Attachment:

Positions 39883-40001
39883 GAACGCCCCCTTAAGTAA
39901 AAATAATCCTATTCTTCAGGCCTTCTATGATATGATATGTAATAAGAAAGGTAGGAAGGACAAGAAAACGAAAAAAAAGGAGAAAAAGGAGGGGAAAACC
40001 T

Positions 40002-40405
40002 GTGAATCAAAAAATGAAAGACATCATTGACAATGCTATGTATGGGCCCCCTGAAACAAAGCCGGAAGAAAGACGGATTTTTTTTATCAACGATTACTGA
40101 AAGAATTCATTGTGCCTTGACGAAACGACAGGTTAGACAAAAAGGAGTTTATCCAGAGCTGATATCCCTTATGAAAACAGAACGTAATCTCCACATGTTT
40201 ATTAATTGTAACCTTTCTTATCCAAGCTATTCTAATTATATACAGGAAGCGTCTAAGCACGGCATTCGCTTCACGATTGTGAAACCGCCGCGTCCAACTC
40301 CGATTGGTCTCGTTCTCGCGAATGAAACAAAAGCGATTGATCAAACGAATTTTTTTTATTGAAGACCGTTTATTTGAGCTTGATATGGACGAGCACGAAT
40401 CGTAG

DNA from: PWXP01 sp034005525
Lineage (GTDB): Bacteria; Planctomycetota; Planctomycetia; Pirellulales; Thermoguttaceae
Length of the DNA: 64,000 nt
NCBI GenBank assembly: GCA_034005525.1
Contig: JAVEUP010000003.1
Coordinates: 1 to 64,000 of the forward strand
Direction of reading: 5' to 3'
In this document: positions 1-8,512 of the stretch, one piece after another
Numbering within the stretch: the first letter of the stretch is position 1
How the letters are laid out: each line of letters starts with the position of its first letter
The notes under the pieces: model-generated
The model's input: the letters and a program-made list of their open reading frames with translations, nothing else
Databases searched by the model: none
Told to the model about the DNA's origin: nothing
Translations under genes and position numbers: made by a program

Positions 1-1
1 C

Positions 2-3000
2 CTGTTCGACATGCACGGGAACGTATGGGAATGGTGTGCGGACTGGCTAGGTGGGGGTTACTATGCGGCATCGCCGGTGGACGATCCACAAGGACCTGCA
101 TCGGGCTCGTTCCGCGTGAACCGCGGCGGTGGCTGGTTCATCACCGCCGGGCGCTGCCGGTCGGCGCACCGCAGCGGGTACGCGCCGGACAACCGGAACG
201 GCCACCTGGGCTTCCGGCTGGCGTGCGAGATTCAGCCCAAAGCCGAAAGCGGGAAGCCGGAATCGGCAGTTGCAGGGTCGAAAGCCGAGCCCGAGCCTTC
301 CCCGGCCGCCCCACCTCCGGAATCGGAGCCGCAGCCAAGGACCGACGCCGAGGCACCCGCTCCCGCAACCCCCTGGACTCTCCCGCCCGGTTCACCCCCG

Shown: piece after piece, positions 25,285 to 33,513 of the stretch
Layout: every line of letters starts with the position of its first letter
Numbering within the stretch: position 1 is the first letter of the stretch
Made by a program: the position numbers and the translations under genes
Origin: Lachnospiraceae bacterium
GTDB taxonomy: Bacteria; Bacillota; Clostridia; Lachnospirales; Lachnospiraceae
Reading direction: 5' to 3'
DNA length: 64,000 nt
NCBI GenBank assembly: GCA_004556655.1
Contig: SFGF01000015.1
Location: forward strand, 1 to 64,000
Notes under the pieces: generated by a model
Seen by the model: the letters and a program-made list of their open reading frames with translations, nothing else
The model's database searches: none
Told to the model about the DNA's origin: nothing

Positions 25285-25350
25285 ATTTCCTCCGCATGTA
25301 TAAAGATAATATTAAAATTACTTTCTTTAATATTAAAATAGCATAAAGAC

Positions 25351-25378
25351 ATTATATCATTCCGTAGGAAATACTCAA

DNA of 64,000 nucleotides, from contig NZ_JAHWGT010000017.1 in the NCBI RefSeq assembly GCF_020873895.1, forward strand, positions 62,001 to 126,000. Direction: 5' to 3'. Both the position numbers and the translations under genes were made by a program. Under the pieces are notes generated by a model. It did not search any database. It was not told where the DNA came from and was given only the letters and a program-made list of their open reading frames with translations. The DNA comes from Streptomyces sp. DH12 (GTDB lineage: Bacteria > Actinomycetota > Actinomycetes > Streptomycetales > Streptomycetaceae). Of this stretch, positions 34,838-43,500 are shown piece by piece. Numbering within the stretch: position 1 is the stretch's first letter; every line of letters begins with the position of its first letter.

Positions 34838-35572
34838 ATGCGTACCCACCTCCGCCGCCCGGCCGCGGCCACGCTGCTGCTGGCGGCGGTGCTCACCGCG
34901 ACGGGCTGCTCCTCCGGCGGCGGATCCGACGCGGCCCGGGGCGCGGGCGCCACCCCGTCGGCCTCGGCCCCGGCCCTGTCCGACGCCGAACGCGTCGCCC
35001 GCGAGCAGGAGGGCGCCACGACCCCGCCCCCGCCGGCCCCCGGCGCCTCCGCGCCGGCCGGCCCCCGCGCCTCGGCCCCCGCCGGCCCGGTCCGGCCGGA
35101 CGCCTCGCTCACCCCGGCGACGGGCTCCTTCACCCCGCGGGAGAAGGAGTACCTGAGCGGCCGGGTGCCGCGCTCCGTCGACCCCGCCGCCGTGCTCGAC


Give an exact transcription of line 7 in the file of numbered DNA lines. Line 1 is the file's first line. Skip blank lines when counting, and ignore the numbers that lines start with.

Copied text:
40101 AAGAATTCATTGTGCCTTGACGAAACGACAGGTTAGACAAAAAGGAGTTTATCCAGAGCTGATATCCCTTATGAAAACAGAACGTAATCTCCACATGTTT